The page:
btw just bought your first book, Rationalist Spirituality. Looking forward to it :-)

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    Replies
    1. Hi Douglas,
      I hope you enjoy it. And thanks for the link! :)
      Cheers, Bernardo.

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  4. Dear Bernardo Kastrup,

    Thank you very much for you video as well as for your article "A paradigm-breaking hypothesis for solving the mind body problem".
    However, it seems to me that when confronted with near-death experiences testimonies, the paradigm you propose does not explain a fundamental fact: it seems that the so called experiencers somehow keep their "ego-self", they still have their sense of "I am" intact. According to many reports they sometimes don't even realise immediately they are in a deep coma for example.
    I agree that nde reports are not easily compatible with materialism/physicalism but if the brain is a kind of filter or a kind of whirpool inside an undifferenciated consciousness, how can it be that the ego-self is kept quasi intact when the brain stops (I would have expected a kind of peek experiment caracterised by a loss of the sense of self) ?

    Sorry for my bad english !

    Regards,

    Hicham Wadi

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    Replies
    1. Hi Hicham,
      You raise very good points. Two answers:
      1) The ego is a narrative -- a story -- that mind identifies with. It is not that fundamental sense of 'I', the subject of experience. It is possible that one loses his ego, but preserves the exact same sense of 'I' -- now naked, disassociated from the 'story of me' -- during an NDE. In his biography 'Memories, Dreams, Reflections,' psychiatrist Carl Jung describes his own NDE. He describes losing the 'baggage' of the ego -- the storyline he identified himself with -- while preserving his inner sense of 'I'. His description illustrates well what I am trying to say here.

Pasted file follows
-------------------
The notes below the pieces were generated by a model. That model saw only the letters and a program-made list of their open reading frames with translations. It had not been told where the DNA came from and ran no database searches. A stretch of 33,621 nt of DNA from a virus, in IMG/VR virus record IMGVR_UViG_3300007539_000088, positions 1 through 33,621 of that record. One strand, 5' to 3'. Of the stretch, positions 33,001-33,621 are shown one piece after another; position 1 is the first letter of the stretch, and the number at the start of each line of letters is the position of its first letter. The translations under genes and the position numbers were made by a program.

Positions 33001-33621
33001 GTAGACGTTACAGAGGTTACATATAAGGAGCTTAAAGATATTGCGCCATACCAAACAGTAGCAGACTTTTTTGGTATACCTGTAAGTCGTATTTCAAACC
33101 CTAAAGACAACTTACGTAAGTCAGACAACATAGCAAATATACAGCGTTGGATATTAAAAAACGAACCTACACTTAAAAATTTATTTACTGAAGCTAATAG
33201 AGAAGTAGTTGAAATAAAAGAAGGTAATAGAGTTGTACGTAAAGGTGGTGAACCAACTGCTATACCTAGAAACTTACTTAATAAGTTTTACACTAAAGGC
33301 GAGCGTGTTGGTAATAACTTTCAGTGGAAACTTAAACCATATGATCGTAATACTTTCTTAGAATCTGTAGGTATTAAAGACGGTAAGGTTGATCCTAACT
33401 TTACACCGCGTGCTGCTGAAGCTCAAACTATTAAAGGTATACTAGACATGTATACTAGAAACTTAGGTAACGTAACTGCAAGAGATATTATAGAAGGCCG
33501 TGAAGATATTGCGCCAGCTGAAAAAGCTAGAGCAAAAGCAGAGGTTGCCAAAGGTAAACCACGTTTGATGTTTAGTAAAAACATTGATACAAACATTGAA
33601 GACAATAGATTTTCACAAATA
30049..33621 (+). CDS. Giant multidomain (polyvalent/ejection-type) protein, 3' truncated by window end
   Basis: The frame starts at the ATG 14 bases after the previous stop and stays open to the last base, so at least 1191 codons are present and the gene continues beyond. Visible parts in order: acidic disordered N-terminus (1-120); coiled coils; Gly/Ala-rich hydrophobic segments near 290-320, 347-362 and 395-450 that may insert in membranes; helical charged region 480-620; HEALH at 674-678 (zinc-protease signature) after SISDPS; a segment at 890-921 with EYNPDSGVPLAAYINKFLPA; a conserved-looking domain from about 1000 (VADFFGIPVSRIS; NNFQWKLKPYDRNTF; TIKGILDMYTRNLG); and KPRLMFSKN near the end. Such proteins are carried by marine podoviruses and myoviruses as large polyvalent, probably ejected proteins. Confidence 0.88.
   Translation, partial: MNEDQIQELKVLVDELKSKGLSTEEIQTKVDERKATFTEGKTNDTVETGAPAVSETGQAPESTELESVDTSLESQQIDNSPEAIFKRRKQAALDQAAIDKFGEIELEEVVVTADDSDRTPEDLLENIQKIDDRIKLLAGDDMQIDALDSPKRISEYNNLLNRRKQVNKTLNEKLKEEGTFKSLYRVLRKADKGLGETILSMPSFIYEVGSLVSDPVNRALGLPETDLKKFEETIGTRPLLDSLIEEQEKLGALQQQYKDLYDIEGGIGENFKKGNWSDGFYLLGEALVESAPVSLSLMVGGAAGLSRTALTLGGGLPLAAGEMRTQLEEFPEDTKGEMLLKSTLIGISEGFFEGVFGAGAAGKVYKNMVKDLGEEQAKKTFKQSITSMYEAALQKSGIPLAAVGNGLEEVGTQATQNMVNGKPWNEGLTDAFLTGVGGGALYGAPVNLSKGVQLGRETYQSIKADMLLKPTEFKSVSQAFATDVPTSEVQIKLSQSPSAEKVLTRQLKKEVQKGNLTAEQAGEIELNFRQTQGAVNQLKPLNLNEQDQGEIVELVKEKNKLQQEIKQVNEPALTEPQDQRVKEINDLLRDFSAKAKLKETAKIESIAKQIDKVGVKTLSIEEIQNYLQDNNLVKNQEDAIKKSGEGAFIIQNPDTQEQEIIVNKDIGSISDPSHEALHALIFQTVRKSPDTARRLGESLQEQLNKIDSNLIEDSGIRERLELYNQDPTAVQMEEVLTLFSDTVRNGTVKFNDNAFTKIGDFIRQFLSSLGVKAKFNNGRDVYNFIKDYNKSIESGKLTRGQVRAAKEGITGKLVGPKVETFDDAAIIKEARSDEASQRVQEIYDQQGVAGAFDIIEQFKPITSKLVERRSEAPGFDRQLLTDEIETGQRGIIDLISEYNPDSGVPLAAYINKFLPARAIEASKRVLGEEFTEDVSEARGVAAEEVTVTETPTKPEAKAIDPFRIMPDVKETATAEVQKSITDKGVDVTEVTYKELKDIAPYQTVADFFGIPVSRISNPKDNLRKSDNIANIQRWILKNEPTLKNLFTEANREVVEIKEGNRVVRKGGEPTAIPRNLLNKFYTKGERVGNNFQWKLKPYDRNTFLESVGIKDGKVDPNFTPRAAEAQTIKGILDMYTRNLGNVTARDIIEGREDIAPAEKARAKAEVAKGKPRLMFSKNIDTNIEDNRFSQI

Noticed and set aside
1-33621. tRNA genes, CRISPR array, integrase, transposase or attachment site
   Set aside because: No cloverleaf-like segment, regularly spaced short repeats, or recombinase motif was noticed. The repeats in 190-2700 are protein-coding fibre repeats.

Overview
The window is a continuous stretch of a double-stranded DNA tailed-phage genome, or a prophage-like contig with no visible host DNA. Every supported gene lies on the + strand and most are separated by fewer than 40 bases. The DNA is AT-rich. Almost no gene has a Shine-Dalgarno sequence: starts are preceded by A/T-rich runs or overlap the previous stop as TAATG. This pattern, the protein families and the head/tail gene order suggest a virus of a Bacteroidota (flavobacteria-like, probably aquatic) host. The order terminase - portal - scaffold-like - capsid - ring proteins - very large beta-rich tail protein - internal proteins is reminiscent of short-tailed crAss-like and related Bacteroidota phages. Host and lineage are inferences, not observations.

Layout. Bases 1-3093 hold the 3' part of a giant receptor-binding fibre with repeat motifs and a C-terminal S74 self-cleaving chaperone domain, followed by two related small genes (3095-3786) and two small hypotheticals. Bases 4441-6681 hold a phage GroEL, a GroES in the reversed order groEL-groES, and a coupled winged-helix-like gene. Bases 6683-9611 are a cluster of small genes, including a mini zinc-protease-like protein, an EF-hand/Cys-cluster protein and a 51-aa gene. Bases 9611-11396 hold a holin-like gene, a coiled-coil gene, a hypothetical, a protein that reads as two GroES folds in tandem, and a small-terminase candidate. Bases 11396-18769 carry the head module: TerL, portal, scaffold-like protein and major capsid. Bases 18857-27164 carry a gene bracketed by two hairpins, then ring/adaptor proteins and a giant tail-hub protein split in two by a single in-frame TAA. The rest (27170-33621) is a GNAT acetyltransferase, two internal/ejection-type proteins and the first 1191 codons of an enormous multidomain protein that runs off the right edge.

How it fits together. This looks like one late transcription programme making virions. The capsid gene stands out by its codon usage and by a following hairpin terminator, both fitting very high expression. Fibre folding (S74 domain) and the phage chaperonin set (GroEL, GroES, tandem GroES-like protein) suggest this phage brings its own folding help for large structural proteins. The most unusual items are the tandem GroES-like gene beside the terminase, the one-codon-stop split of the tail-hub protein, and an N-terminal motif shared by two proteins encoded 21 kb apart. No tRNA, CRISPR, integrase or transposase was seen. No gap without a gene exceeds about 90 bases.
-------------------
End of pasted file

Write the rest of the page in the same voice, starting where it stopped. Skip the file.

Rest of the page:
2) The ego is the top of the psychic structure. I think it is nearly certain that death entails dissolution of the ego. But it doesn't necessarily entail the complete destruction of a differentiated psychic structure that can hold on to personal memories. Think of it this way: The ego is like a flower that sprouts from the ground in spring and dies in winter. Once the ego dies, nobody can see the flower anymore. But buried underground -- in the invisible realms of mind, outside of space-time -- the roots remain.
      Cheers, Bernardo.

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    2. Hi Bernardo,

      Thank you very much for your answer. I like your answer 1) (which is a particular case of answer 2) ).
      When you say "a story -- that mind identifies with", I understand the word mind as synonymous of the word soul.
      In my understanding, the fact the the sense of I seems to survive after death means that somehow the concept of a soul persisting after death is a valid one. This is not incompatible with an idealistic stance, since nothing preclude that individual souls originates from some "universal consciousness" and that at a deep level we are not separated.

      Regards, Hicham.

      Delete
    3. Hi Hicham,
      Yes, I concur that Dualism can be a useful metaphor under Idealism, even the concept of a 'soul.'
      Cheers, B.

      Delete